(1 Corinthians 11), actually teaches against the practice of having a common meal in the assembly — specifically the Lord’s Day assembly!
“What! Do you not have houses to eat and drink in? Or do you despise the church of God and shame those who have nothing? What shall I say to you? Shall I praise you in this? I do not praise you” (1 Corinthians 11:22, NKJV).
I suppose commentators and historians believe the answer to Paul’s rhetorical question is, “No, we don’t have houses to eat and drink in.”
In spite of Paul’s clear teachings about common meals in the assembly, the third century church began practicing just that. Congregations would share an ordinary meal together and after the meal they would eat the Lord’s supper. It is said that Ignatius wrote about this feast in the early years of the second century and a passage from the Didache is offered as proof that the second century church practiced this observance,  but even Davies, who offers the passage, admits it is inconclusive. The practice was clearly observable during the third century but it was soon separated from the assembly itself. It became more of a private party, but was usually conducted under the supervision of a bishop.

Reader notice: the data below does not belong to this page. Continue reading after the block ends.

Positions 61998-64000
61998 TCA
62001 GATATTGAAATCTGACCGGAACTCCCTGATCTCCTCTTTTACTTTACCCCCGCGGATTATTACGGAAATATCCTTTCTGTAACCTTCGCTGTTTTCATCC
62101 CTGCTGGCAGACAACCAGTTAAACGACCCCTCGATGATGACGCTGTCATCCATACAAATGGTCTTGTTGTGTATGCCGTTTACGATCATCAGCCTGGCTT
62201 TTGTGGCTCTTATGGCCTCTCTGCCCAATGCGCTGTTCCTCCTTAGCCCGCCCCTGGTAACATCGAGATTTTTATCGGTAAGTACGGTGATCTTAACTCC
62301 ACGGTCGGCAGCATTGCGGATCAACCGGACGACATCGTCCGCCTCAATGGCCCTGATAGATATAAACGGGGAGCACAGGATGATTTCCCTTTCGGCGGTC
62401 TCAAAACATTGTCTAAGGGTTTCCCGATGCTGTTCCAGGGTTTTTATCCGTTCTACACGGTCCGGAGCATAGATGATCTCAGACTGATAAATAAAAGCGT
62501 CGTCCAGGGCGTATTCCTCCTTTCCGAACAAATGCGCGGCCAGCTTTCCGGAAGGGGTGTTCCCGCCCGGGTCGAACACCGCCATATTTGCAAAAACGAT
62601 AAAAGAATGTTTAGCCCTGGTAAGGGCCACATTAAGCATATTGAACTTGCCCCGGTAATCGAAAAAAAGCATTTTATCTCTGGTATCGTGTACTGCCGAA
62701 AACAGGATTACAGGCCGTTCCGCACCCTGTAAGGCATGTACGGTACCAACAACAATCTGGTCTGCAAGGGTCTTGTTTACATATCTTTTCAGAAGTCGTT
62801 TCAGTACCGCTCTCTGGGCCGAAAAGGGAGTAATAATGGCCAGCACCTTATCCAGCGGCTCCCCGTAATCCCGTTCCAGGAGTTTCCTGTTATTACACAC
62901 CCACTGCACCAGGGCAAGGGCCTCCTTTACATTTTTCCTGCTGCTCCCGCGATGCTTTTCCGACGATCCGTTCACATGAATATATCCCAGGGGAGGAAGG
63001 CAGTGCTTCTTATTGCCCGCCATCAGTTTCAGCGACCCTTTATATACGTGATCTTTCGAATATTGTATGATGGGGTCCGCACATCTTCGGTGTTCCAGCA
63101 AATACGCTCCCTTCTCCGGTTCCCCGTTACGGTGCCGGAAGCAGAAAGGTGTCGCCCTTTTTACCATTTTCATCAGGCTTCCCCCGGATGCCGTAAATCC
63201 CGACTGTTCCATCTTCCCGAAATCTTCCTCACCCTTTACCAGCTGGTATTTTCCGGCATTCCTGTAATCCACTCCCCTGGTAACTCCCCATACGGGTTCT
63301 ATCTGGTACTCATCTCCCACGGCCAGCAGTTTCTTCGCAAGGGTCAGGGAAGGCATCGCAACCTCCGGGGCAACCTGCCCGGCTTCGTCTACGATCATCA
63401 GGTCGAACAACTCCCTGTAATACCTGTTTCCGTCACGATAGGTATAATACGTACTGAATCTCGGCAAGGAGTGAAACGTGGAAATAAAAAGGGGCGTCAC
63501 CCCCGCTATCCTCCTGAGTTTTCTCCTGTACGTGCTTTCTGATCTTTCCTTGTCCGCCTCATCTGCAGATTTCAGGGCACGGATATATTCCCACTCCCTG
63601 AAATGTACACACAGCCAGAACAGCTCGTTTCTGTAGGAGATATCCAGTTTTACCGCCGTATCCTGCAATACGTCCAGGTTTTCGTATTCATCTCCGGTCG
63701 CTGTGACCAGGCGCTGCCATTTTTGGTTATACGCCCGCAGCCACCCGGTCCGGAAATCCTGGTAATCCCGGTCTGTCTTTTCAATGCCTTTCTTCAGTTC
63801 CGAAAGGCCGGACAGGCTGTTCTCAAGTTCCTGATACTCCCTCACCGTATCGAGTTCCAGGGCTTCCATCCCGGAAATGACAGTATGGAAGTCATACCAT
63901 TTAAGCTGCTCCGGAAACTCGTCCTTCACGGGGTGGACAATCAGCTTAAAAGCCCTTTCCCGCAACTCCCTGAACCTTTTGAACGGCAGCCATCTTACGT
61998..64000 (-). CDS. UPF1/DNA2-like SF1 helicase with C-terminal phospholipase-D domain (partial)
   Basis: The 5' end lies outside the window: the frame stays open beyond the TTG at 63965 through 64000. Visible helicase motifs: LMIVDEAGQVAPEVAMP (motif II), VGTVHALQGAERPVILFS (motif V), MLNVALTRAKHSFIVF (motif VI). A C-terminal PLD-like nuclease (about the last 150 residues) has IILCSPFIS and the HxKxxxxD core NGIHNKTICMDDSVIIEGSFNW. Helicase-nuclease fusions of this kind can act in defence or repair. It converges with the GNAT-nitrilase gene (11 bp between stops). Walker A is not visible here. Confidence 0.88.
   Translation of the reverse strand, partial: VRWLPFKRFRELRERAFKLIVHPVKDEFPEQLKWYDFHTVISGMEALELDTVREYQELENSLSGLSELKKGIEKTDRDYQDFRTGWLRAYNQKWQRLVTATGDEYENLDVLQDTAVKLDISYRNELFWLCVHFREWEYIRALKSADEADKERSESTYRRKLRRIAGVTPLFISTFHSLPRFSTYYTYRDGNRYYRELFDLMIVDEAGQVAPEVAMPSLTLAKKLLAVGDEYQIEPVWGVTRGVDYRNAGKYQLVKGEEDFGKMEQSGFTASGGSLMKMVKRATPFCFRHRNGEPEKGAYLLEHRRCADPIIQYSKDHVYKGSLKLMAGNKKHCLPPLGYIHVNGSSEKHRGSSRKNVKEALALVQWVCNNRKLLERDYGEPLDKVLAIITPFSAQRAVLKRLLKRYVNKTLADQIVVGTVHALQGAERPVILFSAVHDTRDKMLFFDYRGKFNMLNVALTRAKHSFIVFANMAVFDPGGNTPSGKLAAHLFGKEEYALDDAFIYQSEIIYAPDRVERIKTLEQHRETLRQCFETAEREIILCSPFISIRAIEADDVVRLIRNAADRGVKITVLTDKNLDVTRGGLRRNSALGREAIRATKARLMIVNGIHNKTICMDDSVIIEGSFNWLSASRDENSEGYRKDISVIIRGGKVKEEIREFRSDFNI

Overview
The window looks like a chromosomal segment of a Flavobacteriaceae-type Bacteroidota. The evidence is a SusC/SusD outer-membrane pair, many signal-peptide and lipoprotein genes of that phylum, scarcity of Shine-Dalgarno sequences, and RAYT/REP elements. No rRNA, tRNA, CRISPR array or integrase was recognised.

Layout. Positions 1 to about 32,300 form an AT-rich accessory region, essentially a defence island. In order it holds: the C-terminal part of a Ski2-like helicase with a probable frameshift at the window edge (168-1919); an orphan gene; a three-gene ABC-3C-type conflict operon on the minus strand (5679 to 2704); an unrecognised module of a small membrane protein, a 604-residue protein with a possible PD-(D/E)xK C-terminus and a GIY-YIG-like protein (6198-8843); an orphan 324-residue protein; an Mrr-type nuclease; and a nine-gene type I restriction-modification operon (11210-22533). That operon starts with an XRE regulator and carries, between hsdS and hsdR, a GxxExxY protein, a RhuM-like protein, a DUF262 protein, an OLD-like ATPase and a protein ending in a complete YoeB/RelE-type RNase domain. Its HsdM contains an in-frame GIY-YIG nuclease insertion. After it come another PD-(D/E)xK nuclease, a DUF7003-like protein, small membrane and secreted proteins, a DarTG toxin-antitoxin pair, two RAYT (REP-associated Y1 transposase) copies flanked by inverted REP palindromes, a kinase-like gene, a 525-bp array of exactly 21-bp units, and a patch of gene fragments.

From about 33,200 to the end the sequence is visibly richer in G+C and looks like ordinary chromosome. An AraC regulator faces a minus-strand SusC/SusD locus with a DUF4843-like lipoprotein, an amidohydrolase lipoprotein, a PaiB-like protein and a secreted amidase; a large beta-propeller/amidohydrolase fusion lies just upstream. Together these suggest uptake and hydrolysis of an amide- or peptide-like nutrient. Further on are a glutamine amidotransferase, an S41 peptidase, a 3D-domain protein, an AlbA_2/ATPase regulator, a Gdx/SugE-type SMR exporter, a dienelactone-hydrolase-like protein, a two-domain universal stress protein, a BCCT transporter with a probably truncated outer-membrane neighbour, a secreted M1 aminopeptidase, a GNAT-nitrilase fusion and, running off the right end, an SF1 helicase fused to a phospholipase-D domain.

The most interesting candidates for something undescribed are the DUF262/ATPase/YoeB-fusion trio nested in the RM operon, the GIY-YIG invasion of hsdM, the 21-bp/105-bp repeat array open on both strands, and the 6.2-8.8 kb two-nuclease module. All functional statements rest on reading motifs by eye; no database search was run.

Communion continues to be “closed” to only baptized believers, only now mention is made that those in a “penitential state” are not to be offered the communion either.
Late in the third century, while persecution was raging, Christians continued to meet on the first day of the week, but only under the cover of darkness. Much ceremony and pomp were added to the service and, according to Mattox, gold and silver vessels came into use. Also, the elements of the communion are beginning to be looked upon as having magical powers. Some are calling it the “Medicine of Immorality.”
Persecution (A.D. 64-313)